PEE WEE CRAYTON
Early Hour Blues
(Blind Pig Records)
CRAYTON'S HEYDAY AS a blues guitarist was in the '40s and '50s, thanks to having built on the popularity of his mentor, T-Bone Walker. Though his popularity in ensuing decades never equalled his early success, the music remained aggressively urban and contemporary. The material presented here was taken from his last two albums, recorded in 1983 and 1984 for the small Murray Brothers label. Crayton's an intense stylist who phrases with far more passion than damn near any other guitarist, thanks to the jazz influence of Walker. Lots of the material can be classified as jump blues, which, given its cousin status to swing, may very well become the next New Thing when the retro swing fad plays itself out. Swingsters currently looking to swim into deeper waters might want to check out Crayton's cocky, up-tempo take on the blues.
-- Dave McElfresh
DAVE CRIDER DIDN'T waste much time when he broke up his turbo-charged, ass-kickin' rock 'n' roll band The Mono Men; he formed Watts, a "turbo-charged, ass-kickin' rock 'n' roll" band" (his words). Watts is less garagey/dragstrip rock than the Monos, more metallic punk vibed in the same vein as the Stooges and the Fluid, Bob heroes The Lazy Cowgirls, and a host of classic '80s Australian bands including New Christs, Eastern Dark, Celibate Rifles, etc. The sound is stripped-down and electric in its immediacy -- Jeff Braimes' vocals in particular are in-your-face, and when he engages the old call-and-response with Crider, it's like having a pair of leather-lunged stereo speakers blaring right up next to your head. And whether ripping through a thrashy, hardcore gallop like "Star Fukka," taking the pace down a few notches for a slice of melodic, bloozy, misery-drenched psych in "Out Of My Mind" or ripping a page from the Mudhoney songbook with the piercingly vicious "Goddam Devil," Watts consistently stalks the edge, teetering at the brink, daring the listener to take the leap with 'em.
-- Fred Mills
Veterans of Disorder
I'VE ONLY STOLEN two things in my life: a bag of Doritos and last year's much underrated and fantastically catchy Accelerator by the Royal Trux, which I took home to review and just wasn't able to let go of. The Trux sound like a psychedelic boogie band à la Sticky Fingers-era Stones. Keeping with the tradition of every Trux release, Veterans takes repeated listens before all the pieces come together. Building off the multi-layered elements of Accelerator, Veterans adds more straight-forward rock to the mix. The tracks seem to progress from the rockin' Waterpark to the layered and chaotic Sickazz Dog, ending with the opus Blue is the Frequency, which seems to tie it all together. Listening directions: Invite all your friends over to dance to side one; and kick back and trip out on side two. Repeat 18 times.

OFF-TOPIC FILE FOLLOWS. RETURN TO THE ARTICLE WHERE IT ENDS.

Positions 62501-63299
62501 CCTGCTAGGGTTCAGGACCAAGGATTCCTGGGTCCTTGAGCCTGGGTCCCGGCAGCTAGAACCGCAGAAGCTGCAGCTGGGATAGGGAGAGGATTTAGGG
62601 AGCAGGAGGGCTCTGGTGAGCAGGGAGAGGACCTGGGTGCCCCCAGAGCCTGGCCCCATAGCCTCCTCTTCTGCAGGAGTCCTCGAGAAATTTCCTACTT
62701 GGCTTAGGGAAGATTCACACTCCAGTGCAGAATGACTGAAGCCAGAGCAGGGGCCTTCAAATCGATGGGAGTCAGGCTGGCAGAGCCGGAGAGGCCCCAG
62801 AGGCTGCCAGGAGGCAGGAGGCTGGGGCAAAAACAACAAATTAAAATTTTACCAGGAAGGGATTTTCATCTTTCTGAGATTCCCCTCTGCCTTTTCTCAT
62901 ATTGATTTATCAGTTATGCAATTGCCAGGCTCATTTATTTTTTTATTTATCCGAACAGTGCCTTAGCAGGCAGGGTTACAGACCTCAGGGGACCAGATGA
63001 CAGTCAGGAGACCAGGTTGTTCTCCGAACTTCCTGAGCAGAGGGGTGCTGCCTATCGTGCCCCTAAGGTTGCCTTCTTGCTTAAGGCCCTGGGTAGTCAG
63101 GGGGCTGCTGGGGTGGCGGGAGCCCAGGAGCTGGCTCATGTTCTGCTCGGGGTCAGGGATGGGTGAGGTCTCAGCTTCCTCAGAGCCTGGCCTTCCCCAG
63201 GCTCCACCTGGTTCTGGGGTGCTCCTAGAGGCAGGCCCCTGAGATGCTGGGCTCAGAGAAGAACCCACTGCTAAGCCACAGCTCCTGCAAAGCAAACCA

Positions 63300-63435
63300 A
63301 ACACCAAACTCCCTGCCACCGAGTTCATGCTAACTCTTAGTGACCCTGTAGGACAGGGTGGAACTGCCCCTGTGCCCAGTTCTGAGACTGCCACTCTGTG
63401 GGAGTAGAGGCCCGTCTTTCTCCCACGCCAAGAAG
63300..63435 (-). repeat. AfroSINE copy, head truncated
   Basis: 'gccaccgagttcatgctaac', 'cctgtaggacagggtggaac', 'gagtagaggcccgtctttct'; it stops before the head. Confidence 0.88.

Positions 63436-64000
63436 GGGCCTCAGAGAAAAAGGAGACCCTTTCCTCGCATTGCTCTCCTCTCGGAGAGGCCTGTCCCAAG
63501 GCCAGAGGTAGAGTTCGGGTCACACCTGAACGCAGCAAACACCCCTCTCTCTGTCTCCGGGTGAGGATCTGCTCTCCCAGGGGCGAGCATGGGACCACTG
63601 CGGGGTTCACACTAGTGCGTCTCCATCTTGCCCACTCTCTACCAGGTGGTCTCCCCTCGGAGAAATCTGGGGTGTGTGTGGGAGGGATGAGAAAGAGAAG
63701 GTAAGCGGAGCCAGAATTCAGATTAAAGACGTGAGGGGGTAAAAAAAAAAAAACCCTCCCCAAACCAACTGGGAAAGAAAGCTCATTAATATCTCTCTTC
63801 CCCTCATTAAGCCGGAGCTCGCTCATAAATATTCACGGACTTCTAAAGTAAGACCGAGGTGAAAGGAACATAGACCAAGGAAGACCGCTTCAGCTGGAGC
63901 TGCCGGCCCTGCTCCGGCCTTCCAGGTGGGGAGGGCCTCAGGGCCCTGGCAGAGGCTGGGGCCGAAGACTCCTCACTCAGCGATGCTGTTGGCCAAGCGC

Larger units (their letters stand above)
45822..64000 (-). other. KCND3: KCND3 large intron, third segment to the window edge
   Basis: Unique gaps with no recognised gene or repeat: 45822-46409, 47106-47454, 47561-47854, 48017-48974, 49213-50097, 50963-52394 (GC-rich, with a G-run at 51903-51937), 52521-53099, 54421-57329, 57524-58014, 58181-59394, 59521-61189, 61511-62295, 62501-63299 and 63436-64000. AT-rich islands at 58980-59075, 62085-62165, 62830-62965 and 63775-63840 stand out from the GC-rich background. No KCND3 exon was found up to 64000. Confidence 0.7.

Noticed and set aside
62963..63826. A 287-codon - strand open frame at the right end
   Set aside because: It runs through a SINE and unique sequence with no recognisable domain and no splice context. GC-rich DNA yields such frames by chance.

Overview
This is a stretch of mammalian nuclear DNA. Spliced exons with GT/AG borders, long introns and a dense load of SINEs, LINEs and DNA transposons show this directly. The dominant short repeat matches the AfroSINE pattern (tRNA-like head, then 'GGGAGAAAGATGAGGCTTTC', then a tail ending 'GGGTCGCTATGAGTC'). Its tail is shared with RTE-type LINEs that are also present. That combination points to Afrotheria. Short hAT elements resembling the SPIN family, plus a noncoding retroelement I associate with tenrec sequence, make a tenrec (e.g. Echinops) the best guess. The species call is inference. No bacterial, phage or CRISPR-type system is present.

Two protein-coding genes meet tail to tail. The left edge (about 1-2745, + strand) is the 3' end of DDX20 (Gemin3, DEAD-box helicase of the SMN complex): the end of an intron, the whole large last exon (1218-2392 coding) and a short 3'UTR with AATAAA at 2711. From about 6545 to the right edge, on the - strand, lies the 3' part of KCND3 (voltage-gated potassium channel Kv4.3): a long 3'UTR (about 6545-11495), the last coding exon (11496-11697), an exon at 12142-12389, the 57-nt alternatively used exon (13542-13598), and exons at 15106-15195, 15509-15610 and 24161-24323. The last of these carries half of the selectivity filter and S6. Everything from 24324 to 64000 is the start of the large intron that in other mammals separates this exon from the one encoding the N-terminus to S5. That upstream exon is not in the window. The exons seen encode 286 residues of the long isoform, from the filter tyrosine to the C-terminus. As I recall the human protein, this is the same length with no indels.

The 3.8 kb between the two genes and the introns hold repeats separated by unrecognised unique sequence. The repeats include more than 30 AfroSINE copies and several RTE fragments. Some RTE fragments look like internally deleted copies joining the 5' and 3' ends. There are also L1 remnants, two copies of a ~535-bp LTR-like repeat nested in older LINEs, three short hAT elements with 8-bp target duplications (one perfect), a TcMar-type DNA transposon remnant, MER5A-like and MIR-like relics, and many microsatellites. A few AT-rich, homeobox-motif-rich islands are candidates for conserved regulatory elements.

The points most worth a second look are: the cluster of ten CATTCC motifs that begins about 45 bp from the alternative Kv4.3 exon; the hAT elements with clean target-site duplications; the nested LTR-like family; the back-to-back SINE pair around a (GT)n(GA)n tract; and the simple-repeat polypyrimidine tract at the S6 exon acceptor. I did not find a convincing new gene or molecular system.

-- Brian Mock
Sunset Beach: The Best Of The Sentinals
WACKO SOUTHERN CALIFORNIA producer/Del-Fi labelhead Bob Keane is experiencing a well-deserved resurrection of interest thanks to a resurgence of interest in surf music. His new clout's no doubt fueled by nostalgia, appreciation of primitive rock and roll, and/or a tendency to bask in the bad taste associated with surf and lounge music. No matter. And no big thing that The Sentinals certainly offer nothing that tops the Beach Boys or even the Ventures. But unintentionally, the band's twangy guitar, '50s era sax section and beach-born revision of R&B makes it a West Coast update of the blues that demands attention. Yeah, it's generally corny, but so are most of the baby-baby songs sung by Southerners during the same era. Though yet to be designated as such, this regional material needs to be given credit as how young white Californians successfully interpreted the black music that evolved into various flavors of rock and roll all across the country. That aside, they're great party tunes, especially for rolling out the second keg.
-- Dave McElfresh